Federal judge dismisses 3M’s attempt to settle defective earplug claims in bankruptcy
A federal judge has ruled against 3M and its subsidiary Aearo Technologies as they face thousands of lawsuits alleging their earplugs failed to protect military members from long-term hearing-related disabilities.
Friday, U.S. Bankruptcy Judge Jeffrey J. Graham dismissed Aearo’s attempt to settle the earplug claims through bankruptcy, meaning the company could now have to handle each claim on a case-by-case basis.
Last year, 3M created a $1 billion trust fund to compensate those who’ve filed defective earplug claims against them. The company said that would also allow for a quicker resolution instead of handling claims on a case-by-case basis, which 3M says could take decades.
The court filing notes that there are currently more than 255,000 cases pending against 3M, according to the U.S. Judicial Panel on Multidistrict Litigation, which makes it by far the largest multidistrict case in history. The filing adds that the pending cases represent 30% of all cases currently pending in U.S. federal district courts. For comparison, the next largest currently pending multidistrict case has less than 38,000 pending actions.
The sheer number of cases is why 3M and Aearo had tried to resolve the cases in bankruptcy, as Aearo even noted in its filings that the action wasn’t due to financial concerns or impending insolvency “but were initiated to manage the MDL process.”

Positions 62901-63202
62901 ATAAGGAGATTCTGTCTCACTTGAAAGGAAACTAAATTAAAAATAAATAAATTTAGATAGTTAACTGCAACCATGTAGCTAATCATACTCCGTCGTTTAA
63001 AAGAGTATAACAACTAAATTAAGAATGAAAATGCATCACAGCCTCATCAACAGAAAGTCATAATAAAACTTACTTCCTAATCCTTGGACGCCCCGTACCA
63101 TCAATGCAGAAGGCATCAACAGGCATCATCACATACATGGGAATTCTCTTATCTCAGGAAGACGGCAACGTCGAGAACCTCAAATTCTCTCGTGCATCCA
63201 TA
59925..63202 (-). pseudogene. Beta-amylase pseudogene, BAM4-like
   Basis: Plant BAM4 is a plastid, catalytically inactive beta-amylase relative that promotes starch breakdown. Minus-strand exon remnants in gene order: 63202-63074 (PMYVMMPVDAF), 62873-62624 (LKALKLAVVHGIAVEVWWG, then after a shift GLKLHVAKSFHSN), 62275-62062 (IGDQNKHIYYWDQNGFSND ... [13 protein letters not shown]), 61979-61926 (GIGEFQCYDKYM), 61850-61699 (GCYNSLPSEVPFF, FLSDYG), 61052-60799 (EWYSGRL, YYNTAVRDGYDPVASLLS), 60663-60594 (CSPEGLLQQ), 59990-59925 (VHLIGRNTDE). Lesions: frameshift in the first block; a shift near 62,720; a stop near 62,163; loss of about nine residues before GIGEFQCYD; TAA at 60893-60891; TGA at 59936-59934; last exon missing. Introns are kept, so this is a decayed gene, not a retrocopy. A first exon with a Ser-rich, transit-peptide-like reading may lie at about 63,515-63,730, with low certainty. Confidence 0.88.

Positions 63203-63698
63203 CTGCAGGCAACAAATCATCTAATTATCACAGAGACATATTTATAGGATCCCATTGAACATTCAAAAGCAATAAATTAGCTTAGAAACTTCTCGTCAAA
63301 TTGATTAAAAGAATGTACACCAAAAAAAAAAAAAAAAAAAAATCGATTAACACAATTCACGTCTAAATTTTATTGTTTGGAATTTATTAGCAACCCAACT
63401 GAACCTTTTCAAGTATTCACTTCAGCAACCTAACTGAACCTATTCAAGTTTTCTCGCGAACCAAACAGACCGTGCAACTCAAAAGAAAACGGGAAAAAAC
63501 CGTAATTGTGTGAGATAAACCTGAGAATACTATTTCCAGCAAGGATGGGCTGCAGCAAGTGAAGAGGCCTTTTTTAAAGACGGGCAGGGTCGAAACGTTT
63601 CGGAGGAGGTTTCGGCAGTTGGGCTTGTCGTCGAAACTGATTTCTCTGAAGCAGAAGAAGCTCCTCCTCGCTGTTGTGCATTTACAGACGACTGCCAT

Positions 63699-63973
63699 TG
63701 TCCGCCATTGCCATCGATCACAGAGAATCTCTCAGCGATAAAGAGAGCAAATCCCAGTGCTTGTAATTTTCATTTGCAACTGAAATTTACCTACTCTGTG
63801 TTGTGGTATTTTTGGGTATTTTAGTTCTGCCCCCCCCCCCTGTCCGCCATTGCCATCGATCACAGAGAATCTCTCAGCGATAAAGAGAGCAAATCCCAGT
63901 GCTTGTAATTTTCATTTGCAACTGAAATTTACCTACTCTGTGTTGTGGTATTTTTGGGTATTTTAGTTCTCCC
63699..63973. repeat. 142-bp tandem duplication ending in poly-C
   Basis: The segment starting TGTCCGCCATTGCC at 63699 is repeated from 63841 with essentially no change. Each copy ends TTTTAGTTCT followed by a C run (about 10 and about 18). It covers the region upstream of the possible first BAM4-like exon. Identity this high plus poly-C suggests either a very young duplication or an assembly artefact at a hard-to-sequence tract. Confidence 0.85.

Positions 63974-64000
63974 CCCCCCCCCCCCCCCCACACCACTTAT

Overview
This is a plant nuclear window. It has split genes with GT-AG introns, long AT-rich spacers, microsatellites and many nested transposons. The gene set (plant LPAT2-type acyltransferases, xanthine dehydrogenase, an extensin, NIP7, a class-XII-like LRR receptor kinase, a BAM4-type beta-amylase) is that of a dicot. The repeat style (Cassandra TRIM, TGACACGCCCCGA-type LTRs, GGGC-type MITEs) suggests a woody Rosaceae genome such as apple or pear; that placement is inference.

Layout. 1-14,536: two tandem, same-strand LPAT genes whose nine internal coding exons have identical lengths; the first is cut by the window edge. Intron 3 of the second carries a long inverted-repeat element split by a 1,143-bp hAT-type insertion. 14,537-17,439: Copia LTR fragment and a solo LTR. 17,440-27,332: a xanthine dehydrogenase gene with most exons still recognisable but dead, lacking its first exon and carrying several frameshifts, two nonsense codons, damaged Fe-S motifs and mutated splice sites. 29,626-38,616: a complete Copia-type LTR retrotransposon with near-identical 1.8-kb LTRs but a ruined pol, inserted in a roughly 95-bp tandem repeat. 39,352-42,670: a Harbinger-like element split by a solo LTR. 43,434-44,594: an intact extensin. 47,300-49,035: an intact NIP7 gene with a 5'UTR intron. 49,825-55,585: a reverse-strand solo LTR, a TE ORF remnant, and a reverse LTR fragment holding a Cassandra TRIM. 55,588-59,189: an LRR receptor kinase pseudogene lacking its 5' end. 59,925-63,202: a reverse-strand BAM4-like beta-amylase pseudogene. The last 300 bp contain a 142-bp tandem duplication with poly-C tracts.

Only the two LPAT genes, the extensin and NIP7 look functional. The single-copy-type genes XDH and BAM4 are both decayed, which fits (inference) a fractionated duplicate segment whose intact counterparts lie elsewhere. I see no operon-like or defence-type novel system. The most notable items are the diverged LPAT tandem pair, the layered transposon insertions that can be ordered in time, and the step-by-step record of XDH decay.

However, the judge noted that, given the companies aren’t facing financial problems that warrant Chapter 11 relief or preserving any value that would be lost outside of bankruptcy, their bankruptcy petitions were premature.
“Judge Graham’s ruling rightly repudiates 3M’s cowardly attempt to delay justice for the hundreds of thousands of veterans harmed by the company’s dangerously defective earplugs. This gambit by 3M was a gross misuse of the bankruptcy courts, and we are pleased Judge Graham rightly dismissed it,” attorneys for the claimants said in a statement. “The soldiers we represent deserve an opportunity to hold 3M accountable before a jury of their peers. With the bankruptcy now dismissed, we will move forward swiftly to lift the stay in the MDL and restart trial preparation.”
3M said in a statement that it and Aearo are continuing to pursue appeals and “are prepared to continue to defend the product in litigation.”
5 EYEWITNESS NEWS has been following the earplug litigation since 2018, when 3M paid $9 million to settle the first earplug claims from the Department of Justice. A flurry of lawsuits followed soon after.
Mediation in the case was ordered last fall and has started and stopped at various times, according to court filings. Just last month, 3M CEO Mike Roman was ordered by another federal judge to attend a mediation session.
Judge Graham noted that, with the dismissal of the bankruptcy filing, 3M and Aearo will likely “face significant waves of litigation” unless they reach a settlement.